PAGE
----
8 See, e.g., Del. Code. Ann. tit. 20, § 3116 (discussing the restriction on the use of motor vehicles during a Level 3 Driving Ban); 43 Pa. Cons. Stat. § 1482 (stating that employers may not discipline employees "for failing to report to work due to a closure of the roads" either in the county where the employer is located or the county where the employee lives, due to a state of emergency declared by the governor).

The content of this article is intended to provide a general guide to the subject matter. Specialist advice should be sought about your specific circumstances.

To print this article, all you need is to be registered on Mondaq.com.

Click to Login as an existing user or Register so you can print this article.

Authors
Similar Articles
Relevancy Powered by MondaqAI
 
In association with
Related Topics
 
Similar Articles
Relevancy Powered by MondaqAI
Related Articles
 
Related Video
Up-coming Events Search
Tools
Print
Font Size:
Translation
Channels
Mondaq on Twitter
 
Register for Access and our Free Biweekly Alert for
This service is completely free. Access 250,000 archived articles from 100+ countries and get a personalised email twice a week covering developments (and yes, our lawyers like to think you’ve read our Disclaimer).
 
Email Address
Company Name
Password
Confirm Password
Position
Mondaq Topics -- Select your Interests
 Accounting
 Anti-trust
 Commercial
 Compliance
 Consumer
 Criminal
 Employment
 Energy
 Environment
 Family
 Finance
 Government
 Healthcare
 Immigration
 Insolvency
 Insurance
 International
 IP
 Law Performance
 Law Practice
 Litigation
 Media & IT
 Privacy
 Real Estate
 Strategy
 Tax
 Technology
 Transport
 Wealth Mgt
Regions
Africa
Asia
Asia Pacific
Australasia
Canada
Caribbean
Europe
European Union
Latin America
Middle East
U.K.
United States
Worldwide Updates
Registration (you must scroll down to set your data preferences)

Mondaq Ltd requires you to register and provide information that personally identifies you, including your content preferences, for three primary purposes (full details of Mondaq’s use of your personal data can be found in our Privacy and Cookies Notice):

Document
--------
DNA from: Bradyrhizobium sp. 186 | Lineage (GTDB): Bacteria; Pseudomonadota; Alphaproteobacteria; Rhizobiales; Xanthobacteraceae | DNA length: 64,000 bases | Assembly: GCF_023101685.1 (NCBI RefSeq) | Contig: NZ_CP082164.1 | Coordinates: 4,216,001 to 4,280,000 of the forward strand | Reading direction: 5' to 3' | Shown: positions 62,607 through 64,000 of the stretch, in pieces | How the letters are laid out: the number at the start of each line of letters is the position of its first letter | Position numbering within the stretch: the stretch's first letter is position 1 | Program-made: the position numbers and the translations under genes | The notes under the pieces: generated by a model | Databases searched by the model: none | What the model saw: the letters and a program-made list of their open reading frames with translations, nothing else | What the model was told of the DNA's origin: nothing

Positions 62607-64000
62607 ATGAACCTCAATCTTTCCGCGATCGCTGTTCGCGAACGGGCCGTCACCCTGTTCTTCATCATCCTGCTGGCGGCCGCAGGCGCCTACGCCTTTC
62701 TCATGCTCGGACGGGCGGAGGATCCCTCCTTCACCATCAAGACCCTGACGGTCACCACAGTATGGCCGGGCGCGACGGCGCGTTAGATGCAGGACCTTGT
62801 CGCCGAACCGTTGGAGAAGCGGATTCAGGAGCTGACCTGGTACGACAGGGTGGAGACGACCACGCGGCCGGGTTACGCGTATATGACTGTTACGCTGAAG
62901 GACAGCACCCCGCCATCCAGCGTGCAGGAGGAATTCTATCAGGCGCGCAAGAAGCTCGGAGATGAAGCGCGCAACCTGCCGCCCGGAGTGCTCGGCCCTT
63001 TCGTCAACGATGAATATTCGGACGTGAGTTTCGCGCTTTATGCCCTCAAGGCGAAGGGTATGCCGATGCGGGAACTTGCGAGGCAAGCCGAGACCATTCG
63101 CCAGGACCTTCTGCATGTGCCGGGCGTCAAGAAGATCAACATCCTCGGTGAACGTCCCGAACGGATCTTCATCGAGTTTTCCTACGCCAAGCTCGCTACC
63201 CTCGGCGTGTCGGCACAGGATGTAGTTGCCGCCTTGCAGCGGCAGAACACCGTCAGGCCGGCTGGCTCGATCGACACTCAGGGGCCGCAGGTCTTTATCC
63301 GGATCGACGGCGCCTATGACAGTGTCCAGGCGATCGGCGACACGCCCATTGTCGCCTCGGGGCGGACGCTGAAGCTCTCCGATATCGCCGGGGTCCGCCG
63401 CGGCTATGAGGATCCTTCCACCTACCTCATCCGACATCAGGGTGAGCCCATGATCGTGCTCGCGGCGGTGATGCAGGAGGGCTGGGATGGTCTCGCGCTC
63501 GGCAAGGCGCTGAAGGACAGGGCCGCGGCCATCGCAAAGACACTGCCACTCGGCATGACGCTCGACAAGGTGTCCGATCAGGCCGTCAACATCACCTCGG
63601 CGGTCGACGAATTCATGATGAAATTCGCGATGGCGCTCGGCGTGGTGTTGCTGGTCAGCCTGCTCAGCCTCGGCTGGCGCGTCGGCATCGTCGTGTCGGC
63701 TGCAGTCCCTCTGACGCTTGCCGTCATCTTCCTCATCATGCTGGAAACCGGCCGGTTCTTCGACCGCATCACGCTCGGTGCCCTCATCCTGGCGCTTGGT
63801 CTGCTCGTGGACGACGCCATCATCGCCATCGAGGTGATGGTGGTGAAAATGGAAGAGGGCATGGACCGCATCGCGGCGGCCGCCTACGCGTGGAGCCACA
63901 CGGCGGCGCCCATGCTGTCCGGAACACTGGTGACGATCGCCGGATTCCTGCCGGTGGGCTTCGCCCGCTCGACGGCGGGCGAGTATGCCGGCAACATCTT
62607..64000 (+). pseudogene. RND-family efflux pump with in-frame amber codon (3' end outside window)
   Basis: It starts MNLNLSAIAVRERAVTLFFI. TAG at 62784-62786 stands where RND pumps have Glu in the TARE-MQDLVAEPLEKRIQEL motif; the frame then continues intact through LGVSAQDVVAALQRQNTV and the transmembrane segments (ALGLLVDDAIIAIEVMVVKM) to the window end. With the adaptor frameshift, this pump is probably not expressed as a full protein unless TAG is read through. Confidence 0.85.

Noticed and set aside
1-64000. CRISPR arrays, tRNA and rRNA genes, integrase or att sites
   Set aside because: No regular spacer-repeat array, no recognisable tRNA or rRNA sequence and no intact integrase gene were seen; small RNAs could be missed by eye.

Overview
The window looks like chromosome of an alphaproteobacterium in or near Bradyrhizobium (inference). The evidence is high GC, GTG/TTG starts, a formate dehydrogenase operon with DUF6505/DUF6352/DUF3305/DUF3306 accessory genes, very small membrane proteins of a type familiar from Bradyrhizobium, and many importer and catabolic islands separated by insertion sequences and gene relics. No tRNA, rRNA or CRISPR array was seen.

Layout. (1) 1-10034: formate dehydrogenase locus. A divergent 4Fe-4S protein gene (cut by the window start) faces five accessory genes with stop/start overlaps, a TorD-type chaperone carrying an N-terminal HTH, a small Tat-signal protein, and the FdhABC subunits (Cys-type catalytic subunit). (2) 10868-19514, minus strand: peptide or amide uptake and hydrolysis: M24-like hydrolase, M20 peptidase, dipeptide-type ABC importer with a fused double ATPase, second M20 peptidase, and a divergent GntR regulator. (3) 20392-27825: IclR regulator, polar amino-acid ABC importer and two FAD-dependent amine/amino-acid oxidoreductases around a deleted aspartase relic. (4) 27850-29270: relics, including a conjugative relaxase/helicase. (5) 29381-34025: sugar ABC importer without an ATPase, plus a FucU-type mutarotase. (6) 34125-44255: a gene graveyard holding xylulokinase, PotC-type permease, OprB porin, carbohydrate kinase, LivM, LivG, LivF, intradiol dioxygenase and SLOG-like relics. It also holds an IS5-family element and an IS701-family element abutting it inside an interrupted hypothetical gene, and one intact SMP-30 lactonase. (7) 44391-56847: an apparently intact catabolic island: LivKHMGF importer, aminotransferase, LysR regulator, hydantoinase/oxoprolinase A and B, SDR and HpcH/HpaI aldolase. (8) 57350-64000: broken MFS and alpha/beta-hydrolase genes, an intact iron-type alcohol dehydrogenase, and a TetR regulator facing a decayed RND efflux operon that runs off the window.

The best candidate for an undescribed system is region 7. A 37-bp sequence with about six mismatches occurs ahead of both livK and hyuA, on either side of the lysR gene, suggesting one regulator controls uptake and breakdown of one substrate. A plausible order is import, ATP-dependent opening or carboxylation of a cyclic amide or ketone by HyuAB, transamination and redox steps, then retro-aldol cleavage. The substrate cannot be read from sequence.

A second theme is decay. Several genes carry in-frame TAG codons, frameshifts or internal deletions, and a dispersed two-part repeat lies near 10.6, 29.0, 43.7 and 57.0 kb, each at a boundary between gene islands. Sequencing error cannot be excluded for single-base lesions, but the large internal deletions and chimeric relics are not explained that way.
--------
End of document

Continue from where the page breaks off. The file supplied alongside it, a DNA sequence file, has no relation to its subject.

• To allow you to personalize the Mondaq websites you are visiting to show content ("Content") relevant to your interests.
  • To enable features such as password reminder, news alerts, email a colleague, and linking from Mondaq (and its affiliate sites) to your website.
  • To produce demographic feedback for our content providers ("Contributors") who contribute Content for free for your use.

Mondaq hopes that our registered users will support us in maintaining our free to view business model by consenting to our use of your personal data as described below.

Mondaq has a "free to view" business model. Our services are paid for by Contributors in exchange for Mondaq providing them with access to information about who accesses their content. Once personal data is transferred to our Contributors they become a data controller of this personal data. They use it to measure the response that their articles are receiving, as a form of market research. They may also use it to provide Mondaq users with information about their products and services.

Details of each Contributor to which your personal data will be transferred is clearly stated within the Content that you access. For full details of how this Contributor will use your personal data, you should review the Contributor’s own Privacy Notice.

Please indicate your preference below:

Yes, I am happy to support Mondaq in maintaining its free to view business model by agreeing to allow Mondaq to share my personal data with Contributors whose Content I access
No, I do not want Mondaq to share my personal data with Contributors

Also please let us know whether you are happy to receive communications promoting products and services offered by Mondaq:

Yes, I am happy to received promotional communications from Mondaq
No, please do not send me promotional communications from Mondaq
Terms & Conditions

Mondaq.com (the Website) is owned and managed by Mondaq Ltd (Mondaq). Mondaq grants you a non-exclusive, revocable licence to access the Website and associated services, such as the Mondaq News Alerts (Services), subject to and in consideration of your compliance with the following terms and conditions of use (Terms). Your use of the Website and/or Services constitutes your agreement to the Terms. Mondaq may terminate your use of the Website and Services if you are in breach of these Terms or if Mondaq decides to terminate the licence granted hereunder for any reason whatsoever.

Use of www.mondaq.com

To Use Mondaq.com you must be: eighteen (18) years old or over; legally capable of entering into binding contracts; and not in any way prohibited by the applicable law to enter into these Terms in the jurisdiction which you are currently located.

You may use the Website as an unregistered user, however, you are required to register as a user if you wish to read the full text of the Content or to receive the Services.

You may not modify, publish, transmit, transfer or sell, reproduce, create derivative works from, distribute, perform, link, display, or in any way exploit any of the Content, in whole or in part, except as expressly permitted in these Terms or with the prior written consent of Mondaq. You may not use electronic or other means to extract details or information from the Content. Nor shall you extract information about users or Contributors in order to offer them any services or products.